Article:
November 6, 2017
Key revenue changes under the House Ways and Means Committee tax reform bill, "Tax Cuts and Jobs Act"
House Ways and Means Committee Chairman Kevin Brady (R-TX) released a comprehensive tax reform bill, the "Tax Cuts and Jobs Act," on November 2, 2017, along with revenue estimates from the Joint Committee on Taxation (JCT), a description of the provisions and statutory language. The bill proposes changes that would, according to JCT estimates, result in a gross tax increase of $4.3 trillion and gross tax cut of $5.8 trillion. The resulting $1.5 trillion increase in the deficit is consistent with the budget resolution recently approved by Congress. The $1.5 trillion deficit increase is based on the conventional approach for estimating the revenue impact of tax legislation, which accounts for many of the ways households and businesses might respond to the changes, but holds the overall size of the economy constant.
Table 1 lists the major provisions included in the bill ranked by size of the JCT's estimate of their revenue change. The provisions affecting individuals are estimated to reduce taxes by $929 billion over 10 years, while the provisions affecting businesses are estimated to reduce taxes by $561 billion over 10 years. The individual provisions include the benefits of the plan's lower individual income tax rate on pass-through business income.
To put the breadth of these changes into perspective, the Congressional Budget Office projects the US income tax system (individual and corporate income taxes) to raise, under current law, $25.9 trillion over 10 years — $22.0 trillion through the individual income tax and $3.9 trillion through the corporate income tax. Over the 10-year budget window, the JCT estimates the bill to reduce individual income taxes (including the lower tax rate on certain pass-through income) by 4% and corporate income taxes by 14%.
Individual tax changes
— The changes in individual tax rates (four tax brackets of 12%, 25%, 35%, and 39.6%), repeal of the individual alternative minimum tax, increase in the standard deduction, enhancement of the child tax credit and new family tax credit are estimated to lose $3.3 trillion over 10 years.
— Individual base-broadening provisions are estimated to raise $3.0 trillion over 10 years. The repeal of personal exemptions accounts for 52% of individual base broadening.
Business tax changes
— The reduction in the corporate income tax rate and other revenue-losing business provisions are estimated to cost $1.8 trillion, with the lower corporate income tax rate comprising 81% of the revenue cost over 10 years.
— Business base-broadening provisions would raise $1.2 trillion over 10 years, with four of the business base-broadening provisions — the one-time transition tax on deferred foreign earnings, the general net interest expense limitation (30% of adjusted taxable income), the modification of the net operating loss deduction and the excise tax on certain payments from domestic corporations to related foreign corporations — accounting for 57% of the business base broadening.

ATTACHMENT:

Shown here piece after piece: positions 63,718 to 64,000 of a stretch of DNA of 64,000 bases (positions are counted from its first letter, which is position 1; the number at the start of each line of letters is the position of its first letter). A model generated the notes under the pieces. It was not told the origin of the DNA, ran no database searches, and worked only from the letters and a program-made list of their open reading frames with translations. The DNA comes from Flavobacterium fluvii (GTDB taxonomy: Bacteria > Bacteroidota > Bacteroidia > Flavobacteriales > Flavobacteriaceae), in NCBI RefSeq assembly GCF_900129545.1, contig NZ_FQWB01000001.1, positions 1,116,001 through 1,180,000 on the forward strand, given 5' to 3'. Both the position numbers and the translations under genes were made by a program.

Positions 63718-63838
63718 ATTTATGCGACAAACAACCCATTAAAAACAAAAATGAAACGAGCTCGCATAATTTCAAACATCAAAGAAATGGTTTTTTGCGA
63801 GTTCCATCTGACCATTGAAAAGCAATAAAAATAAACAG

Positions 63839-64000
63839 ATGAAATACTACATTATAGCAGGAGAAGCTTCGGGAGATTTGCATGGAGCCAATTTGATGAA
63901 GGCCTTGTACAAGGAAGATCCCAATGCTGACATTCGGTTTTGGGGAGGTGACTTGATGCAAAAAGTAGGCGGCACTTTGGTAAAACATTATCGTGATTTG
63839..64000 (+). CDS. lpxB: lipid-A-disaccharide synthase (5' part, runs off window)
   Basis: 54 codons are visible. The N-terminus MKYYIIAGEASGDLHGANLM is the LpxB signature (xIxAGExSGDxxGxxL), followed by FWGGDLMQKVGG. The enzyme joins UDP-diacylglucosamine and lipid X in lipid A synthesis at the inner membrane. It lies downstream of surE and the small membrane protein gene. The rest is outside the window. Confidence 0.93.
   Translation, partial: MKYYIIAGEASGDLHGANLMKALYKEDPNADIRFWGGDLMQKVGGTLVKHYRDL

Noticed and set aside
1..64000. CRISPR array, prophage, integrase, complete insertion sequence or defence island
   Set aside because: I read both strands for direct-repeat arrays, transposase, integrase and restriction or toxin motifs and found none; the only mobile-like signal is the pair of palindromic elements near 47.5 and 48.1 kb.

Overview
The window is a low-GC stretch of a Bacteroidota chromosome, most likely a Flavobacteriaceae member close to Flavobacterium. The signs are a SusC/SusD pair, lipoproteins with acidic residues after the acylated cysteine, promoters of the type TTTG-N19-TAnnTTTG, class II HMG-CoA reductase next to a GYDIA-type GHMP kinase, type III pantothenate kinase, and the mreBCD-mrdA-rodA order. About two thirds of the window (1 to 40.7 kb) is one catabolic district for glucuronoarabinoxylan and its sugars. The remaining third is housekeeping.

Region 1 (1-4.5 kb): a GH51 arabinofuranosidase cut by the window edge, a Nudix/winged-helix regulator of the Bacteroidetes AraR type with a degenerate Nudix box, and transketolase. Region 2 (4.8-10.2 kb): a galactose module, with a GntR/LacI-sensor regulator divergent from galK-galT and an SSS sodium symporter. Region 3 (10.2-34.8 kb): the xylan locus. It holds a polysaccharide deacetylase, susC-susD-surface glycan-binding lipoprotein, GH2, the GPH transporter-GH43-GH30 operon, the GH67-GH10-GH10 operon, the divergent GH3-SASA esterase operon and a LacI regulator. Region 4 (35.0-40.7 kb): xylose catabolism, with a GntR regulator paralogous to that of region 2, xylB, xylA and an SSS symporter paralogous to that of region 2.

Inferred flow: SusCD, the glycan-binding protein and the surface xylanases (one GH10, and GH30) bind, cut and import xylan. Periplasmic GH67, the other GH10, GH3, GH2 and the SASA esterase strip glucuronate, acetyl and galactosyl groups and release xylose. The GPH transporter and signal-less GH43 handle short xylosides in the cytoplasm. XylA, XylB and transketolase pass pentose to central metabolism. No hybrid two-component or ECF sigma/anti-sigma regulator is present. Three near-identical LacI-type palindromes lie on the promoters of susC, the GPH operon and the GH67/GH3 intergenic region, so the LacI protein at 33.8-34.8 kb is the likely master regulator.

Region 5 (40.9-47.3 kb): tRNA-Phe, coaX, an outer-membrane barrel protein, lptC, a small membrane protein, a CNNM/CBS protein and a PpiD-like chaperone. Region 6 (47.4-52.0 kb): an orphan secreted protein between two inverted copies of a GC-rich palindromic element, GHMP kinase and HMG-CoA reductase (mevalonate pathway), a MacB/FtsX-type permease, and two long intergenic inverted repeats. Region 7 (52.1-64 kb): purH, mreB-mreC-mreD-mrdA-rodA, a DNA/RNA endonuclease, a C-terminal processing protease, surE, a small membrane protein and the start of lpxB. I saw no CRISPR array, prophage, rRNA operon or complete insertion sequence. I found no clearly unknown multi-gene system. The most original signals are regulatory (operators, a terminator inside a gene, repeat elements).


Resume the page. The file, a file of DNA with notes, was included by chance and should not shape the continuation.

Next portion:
— The plan would move the US to a territorial system with a 100% dividend exemption, but tighter Subpart F rules, plus a one-time transition tax on previously deferred foreign earnings. The JCT estimates that the international tax provisions would raise $285 billion over 10 years, including the one-time transition tax of $223 billion.
The release of the bill represents a significant development in the tax reform debate. While there are likely to be changes to this legislation as the tax reform debate evolves, the release of a fully specified and scored tax plan reflects the many choices that Congress and the Administration will need to consider in a manner consistent with the $1.5 trillion revenue loss allowed by the budget resolution recently approved by Congress. Companies will need to understand the specific provisions, as well as carefully assess the potential impacts of the bill on their company, industry and markets.
Table 1. Major tax provisions ranked by revenue change in the "Tax Cuts and Jobs Act" (2018-27, $billions)
*Provision includes repeal of itemized deductions except mortgage interest, investment interest, charitable contributions, up to $10,000 in real property taxes, and certain miscellaneous expenses.
Note: Due to rounding in the JCT provision-by-provision revenue estimates, tax reform for businesses was $0.1 billion too high over 10 years. Half of this rounding was allocated to "Other revenue-raising provisions" and half to "Other revenue-reducing provisions."
Source: Joint Committee on Taxation, Estimated Revenue Effects of H.R. 1, the "Tax Cuts and Jobs Act," November 2, 2017 (JCX-46-17).